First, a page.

Fri. May 20th, 2022

February 2, 2022

Editor’s note: This article first appeared in the most recent issue of Finance & Development.

By her own count, Cordelia Chesnutt has taken at least 32 COVID tests. A negative test was a requirement each time she wanted to pursue her side passion of playing badminton once Denmark lifted its lockdowns.

The tests, free and easy to schedule, were a small price to pay, she said, for ensuring the safety of others and, especially, maintaining a bit of happiness during the pandemic. It was also, to a large extent, an example of how many people in Denmark see their actions as a part of a collective effort.

Whether it’s based in enlightened self-interest or pure altruism, social trust is paramount in Denmark. Citizens trust that the government will enact policies in the public’s interest. Government trusts that citizens will maintain the social fabric. People trust that their fellow Danes will do what is required for the greater good. This social phenomenon played out during the pandemic, leading to a remarkably successful effort at stemming the virus at a relatively low human cost.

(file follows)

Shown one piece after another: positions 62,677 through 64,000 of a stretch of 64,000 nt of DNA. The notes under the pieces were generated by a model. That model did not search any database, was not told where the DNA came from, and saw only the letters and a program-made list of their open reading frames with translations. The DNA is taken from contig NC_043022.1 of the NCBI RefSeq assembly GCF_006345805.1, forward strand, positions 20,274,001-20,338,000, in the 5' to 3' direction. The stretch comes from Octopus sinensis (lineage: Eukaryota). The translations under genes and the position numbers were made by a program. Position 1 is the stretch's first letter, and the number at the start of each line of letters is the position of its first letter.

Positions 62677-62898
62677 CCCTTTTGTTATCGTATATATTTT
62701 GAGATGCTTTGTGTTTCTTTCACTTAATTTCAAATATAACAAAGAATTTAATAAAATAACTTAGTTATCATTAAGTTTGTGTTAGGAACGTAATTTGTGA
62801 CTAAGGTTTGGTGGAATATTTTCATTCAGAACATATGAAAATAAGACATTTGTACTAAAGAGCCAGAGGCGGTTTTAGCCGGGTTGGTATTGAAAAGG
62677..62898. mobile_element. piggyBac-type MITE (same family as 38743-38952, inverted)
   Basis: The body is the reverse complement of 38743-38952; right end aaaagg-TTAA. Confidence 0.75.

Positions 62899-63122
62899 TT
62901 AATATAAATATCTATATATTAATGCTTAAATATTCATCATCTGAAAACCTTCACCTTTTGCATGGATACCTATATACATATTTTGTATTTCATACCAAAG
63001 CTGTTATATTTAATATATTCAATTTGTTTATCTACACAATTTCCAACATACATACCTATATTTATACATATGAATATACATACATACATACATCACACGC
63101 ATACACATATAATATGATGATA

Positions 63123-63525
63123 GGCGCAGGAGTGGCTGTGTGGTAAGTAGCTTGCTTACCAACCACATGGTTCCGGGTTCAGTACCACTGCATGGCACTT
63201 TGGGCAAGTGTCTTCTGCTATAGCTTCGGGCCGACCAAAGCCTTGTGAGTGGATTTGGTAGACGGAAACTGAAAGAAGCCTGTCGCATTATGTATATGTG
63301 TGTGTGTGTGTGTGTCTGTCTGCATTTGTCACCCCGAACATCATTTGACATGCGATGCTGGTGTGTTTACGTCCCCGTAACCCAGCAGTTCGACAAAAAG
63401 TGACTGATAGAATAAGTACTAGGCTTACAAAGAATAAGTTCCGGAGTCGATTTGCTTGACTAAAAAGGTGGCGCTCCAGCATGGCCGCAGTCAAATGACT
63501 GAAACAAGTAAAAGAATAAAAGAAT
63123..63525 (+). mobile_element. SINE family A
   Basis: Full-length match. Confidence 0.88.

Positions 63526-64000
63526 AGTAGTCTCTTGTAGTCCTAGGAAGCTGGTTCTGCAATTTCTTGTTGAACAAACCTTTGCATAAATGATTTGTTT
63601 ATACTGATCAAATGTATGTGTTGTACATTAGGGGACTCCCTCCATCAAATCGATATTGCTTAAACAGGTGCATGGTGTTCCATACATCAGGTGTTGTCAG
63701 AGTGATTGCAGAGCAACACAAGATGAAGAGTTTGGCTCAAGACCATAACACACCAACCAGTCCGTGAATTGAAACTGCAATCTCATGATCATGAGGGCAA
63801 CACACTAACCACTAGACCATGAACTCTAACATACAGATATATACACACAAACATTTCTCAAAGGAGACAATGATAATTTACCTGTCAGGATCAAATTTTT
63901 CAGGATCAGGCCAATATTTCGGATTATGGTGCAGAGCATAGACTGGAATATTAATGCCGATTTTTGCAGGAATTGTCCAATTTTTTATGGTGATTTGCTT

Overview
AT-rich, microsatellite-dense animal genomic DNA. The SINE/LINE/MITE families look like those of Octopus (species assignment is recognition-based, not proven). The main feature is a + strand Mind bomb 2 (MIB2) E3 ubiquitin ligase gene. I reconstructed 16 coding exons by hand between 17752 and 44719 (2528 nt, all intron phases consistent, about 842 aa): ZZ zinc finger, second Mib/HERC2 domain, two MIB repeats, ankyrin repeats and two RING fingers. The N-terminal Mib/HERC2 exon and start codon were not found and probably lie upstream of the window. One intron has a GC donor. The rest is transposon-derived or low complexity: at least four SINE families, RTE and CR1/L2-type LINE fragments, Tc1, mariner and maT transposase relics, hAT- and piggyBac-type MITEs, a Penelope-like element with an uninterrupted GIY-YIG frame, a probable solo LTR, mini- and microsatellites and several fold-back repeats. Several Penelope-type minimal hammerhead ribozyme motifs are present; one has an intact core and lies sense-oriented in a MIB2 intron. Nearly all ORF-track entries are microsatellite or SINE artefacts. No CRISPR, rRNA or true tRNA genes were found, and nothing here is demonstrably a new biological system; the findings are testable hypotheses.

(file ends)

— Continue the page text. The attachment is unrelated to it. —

“It’s that I want to be safe, and it requires that everyone else follows the same rules and we trust that our government won’t go too far,” says Chesnutt, a 36-year-old Dane who works as a consultant on refugee issues.

Researchers often point to trust as the most important cultural trait when explaining Denmark’s consistent top rankings on various measures of happiness and contentment. Rooted within society’s trust is the country’s robust social welfare system, providing generous unemployment, free health care and higher education, and heavily subsidized childcare.

“Essentially with all the social support from the government, you’re redistributing a lot of money to strangers, and we know people are not likely to vote for that kind of system if they don’t have at least some degree of trust in strangers,” says Christian Bjørnskov, a professor of economics at Denmark’s Aarhus University.